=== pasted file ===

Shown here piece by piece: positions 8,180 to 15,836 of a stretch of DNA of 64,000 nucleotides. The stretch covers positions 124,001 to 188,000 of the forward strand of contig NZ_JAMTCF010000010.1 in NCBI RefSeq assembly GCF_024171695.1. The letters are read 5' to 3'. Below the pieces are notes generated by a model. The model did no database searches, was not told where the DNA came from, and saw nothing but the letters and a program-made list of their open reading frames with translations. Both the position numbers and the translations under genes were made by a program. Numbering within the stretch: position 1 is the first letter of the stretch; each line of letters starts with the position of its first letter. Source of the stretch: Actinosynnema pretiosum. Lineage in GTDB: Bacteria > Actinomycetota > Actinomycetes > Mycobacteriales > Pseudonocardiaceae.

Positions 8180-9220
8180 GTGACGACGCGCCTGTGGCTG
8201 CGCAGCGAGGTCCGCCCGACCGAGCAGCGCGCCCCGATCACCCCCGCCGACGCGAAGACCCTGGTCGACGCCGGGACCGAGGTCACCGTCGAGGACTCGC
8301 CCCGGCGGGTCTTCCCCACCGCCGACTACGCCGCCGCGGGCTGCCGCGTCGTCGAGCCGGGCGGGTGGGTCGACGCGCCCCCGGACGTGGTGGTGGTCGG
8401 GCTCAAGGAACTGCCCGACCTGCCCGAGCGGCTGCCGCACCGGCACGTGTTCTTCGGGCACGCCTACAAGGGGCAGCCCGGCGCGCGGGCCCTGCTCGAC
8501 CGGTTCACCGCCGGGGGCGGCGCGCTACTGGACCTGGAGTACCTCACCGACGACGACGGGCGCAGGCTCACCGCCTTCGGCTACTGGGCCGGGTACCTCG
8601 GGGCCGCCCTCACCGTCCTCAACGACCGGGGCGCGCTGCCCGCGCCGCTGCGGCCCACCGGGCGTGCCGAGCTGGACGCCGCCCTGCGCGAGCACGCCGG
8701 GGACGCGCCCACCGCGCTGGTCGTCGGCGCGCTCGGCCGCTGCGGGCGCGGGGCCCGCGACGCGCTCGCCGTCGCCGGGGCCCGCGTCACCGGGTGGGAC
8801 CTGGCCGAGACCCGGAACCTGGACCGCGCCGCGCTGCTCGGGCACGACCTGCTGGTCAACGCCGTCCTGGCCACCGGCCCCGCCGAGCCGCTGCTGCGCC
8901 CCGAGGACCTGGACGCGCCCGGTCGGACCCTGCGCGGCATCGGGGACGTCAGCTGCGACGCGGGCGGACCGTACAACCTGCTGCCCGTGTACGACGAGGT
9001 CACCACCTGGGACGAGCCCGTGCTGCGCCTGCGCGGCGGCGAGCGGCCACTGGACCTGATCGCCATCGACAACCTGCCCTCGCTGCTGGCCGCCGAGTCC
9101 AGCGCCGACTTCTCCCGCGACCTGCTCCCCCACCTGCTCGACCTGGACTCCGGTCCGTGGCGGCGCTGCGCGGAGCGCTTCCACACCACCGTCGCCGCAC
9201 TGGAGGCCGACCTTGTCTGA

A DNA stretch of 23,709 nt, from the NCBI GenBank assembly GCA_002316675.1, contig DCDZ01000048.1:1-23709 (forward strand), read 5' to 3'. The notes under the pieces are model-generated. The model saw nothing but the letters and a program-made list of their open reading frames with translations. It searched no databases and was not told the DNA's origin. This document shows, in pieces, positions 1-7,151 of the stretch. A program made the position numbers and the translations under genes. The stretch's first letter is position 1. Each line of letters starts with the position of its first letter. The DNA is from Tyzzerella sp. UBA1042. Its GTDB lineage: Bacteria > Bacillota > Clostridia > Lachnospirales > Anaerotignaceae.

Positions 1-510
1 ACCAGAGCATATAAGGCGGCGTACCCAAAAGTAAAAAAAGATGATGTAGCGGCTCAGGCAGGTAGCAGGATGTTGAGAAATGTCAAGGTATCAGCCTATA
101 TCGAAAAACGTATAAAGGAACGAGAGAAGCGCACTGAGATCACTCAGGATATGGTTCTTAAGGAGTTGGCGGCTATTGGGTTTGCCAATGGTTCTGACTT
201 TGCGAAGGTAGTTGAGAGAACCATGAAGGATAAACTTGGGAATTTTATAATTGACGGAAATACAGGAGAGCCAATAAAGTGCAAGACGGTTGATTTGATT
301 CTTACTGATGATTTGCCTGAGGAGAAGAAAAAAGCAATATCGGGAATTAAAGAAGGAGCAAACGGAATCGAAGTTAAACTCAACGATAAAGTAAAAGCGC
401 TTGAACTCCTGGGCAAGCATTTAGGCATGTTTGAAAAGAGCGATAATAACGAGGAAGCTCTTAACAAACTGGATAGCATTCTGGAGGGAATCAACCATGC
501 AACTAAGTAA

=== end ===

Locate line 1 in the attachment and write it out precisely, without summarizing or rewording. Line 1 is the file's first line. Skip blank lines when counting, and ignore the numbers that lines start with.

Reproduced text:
Shown here piece by piece: positions 8,180 to 15,836 of a stretch of DNA of 64,000 nucleotides. The stretch covers positions 124,001 to 188,000 of the forward strand of contig NZ_JAMTCF010000010.1 in NCBI RefSeq assembly GCF_024171695.1. The letters are read 5' to 3'. Below the pieces are notes generated by a model. The model did no database searches, was not told where the DNA came from, and saw nothing but the letters and a program-made list of their open reading frames with translations. Both the position numbers and the translations under genes were made by a program. Numbering within the stretch: position 1 is the first letter of the stretch; each line of letters starts with the position of its first letter. Source of the stretch: Actinosynnema pretiosum. Lineage in GTDB: Bacteria > Actinomycetota > Actinomycetes > Mycobacteriales > Pseudonocardiaceae.